Hensby explained that he subsequently received multiple calls and texts from PGA Tour officials inquiring as to why he left without providing a sample and requesting that he return to the course.

"I showed poor judgment in not responding," said Hensby, who was subsequently disqualified from the tournament.

Hensby won the 2004 John Deere Classic, but he has missed six cuts in seven PGA Tour starts over the last two years. He will not be eligible to return to the Tour until Oct. 26, 2018.

"Again, I made a terrible decision to not stay around that evening to take the urine test," Hensby said. "Obviously in hindsight I should have been more patient, more rational and taken the test. Call me stupid, but don't call me a cheater. I love the game. I love the integrity that it represents, and I would never compromise the values and qualities that the game deserves."

Getty Images

Day's wife shares emotional story of miscarriage

By Golf Channel DigitalDecember 12, 2017, 4:12 pm

Jason Day’s wife revealed on social media that the couple had a miscarriage last month.

Ellie Day, who announced her pregnancy on Nov. 4, posted an emotional note on Instagram that she lost the baby on Thanksgiving.

“I found out the baby had no heartbeat anymore. I was devastated,” she wrote. “I snuck out the back door of my doctor, a hot, sobbing, mascara-covered mess. Two and a half weeks went by witih me battling my heart and brain about what was happening in my body, wondering why this wouldn’t just be over.”

The Days, who have two children, Dash and Lucy, decided to go public to help others who have suffered similar heartbreak.

“I hope you know you aren’t alone and I hope you feel God wrap his arms around you when you feel the depths of sorrow and loss,” she wrote.  

Newsmaker of the Year: No. 5, Sergio Garcia

By Golf Channel DigitalDecember 12, 2017, 1:00 pm

This was the year it finally happened for Sergio Garcia.

The one-time teen phenom, known for years as “El Nino,” entered the Masters as he had dozens of majors beforehand – shouldered with the burden of being the best player without a major.

Garcia was 0-for-72 driving down Magnolia Lane in April, but after a thrilling final round and sudden-death victory over Justin Rose, the Spaniard at long last captured his elusive first major title.

The expectation for years was that Garcia might land his white whale on a British links course, or perhaps at a U.S. Open where his elite ball-striking might shine. Instead it was on the storied back nine at Augusta National that he came alive, chasing down Rose thanks in part to a memorable approach on No. 15 that hit the pin and led to an eagle.


Full list of 2017 Newsmakers of the Year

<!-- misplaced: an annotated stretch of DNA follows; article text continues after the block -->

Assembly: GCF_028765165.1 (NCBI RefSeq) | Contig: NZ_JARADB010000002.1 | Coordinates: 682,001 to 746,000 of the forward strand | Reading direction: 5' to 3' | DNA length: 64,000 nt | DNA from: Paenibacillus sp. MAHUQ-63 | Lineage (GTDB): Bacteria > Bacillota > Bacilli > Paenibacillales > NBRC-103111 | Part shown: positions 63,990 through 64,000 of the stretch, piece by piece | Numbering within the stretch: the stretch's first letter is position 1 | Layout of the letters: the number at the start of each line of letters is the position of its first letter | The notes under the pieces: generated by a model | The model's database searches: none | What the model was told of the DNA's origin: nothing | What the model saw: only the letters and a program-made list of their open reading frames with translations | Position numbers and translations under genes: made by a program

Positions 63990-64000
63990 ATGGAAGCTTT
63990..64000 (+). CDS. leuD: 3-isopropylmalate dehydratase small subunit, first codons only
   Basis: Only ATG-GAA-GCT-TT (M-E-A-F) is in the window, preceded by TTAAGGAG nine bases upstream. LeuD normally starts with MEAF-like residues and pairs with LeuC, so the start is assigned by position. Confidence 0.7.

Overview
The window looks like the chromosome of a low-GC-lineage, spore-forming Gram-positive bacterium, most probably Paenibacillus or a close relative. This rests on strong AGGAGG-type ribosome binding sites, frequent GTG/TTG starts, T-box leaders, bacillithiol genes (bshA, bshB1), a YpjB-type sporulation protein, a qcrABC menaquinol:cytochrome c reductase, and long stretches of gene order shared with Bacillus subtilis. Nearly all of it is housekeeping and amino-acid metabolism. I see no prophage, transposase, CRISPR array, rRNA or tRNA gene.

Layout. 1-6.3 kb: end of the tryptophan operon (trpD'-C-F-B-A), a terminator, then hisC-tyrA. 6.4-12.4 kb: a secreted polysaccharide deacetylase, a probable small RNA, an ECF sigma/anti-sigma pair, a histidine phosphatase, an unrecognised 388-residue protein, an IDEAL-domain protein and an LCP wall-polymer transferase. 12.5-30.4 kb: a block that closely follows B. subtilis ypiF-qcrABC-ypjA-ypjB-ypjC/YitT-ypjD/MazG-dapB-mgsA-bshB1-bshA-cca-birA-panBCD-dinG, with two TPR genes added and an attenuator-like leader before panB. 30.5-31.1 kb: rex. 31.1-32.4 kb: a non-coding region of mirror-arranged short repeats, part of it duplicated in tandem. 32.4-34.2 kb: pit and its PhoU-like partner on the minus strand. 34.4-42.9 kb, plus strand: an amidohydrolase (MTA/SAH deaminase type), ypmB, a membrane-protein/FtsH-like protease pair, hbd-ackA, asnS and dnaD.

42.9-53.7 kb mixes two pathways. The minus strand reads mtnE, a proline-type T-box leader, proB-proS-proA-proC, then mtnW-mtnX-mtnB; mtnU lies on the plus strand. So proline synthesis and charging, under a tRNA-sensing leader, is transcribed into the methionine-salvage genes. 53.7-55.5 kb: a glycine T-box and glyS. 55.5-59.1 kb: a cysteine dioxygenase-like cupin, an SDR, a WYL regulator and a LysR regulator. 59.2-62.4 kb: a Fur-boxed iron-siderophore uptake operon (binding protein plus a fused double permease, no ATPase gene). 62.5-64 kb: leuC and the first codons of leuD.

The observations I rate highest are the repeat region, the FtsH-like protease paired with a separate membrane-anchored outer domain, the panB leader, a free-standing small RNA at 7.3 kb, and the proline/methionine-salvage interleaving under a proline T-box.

A green jacket was only the start of a transformative year for Garcia, 37, who heaped credit for his win on his then-fiancee, Angela Akins. The two were married in July, and months later the couple announced that they were expecting their first child to arrive just ahead of Garcia’s return to Augusta, where he'll host his first champions’ dinner.

And while players often cling to the notion that a major win won’t intrinsically change them, there was a noticeable difference in Garcia over the summer months. The weight of expectation, conscious or otherwise, seemed to lift almost instantly. Like other recent Masters champs, he took the green jacket on a worldwide tour, with stops at Wimbledon and a soccer match between Real Madrid and Barcelona.

The player who burst onto the scene as a baby-faced upstart is now a grizzled veteran with nearly two decades of pro golf behind him. While the changes this year occurred both on and off the course, 2017 will always be remembered as the year when Garcia finally, improbably, earned the title of major champion.


Masters victory


Article: Garcia defeats Rose to win Masters playoff

Article: Finally at peace: Garcia makes major breakthrough

Article: Garcia redeems career, creates new narrative


Video: See the putt that made Sergio a major champ


Green jacket tour

Article: Take a look at Sergio's crazy, hectic media tour

Article: Garcia with fiancée, green jacket at Wimbledon

Article: Watch: Garcia kicks off El Clasico in green jacket


Man of the people


Article: SERGIO! Garcia finally gets patrons on his side

Article: Fan finally caddies for Sergio after asking 206 times

Article: Sergio donates money for Texas flood relief


Article: Connelly, Garcia paired years after photo together


Ace at 17th at Sawgrass


Growing family

Article: Sergio, Angela get married; Kenny G plays reception

Article: Garcia, wife expecting first child in March 2018


Departure from TaylorMade


Article: Masters champ Garcia splits with TaylorMade


Squashed beef with Paddy

Article: Harrington: Garcia was a 'sore loser'

Article: Sergio, Padraig had 'great talk,' are 'fine'


Victory at Valderrama


Article: Garcia gets first win since Masters at Valderrama

Getty Images

Newsmakers of the Year: Top 10 in 2017

By Golf Channel DigitalDecember 12, 2017, 12:30 pm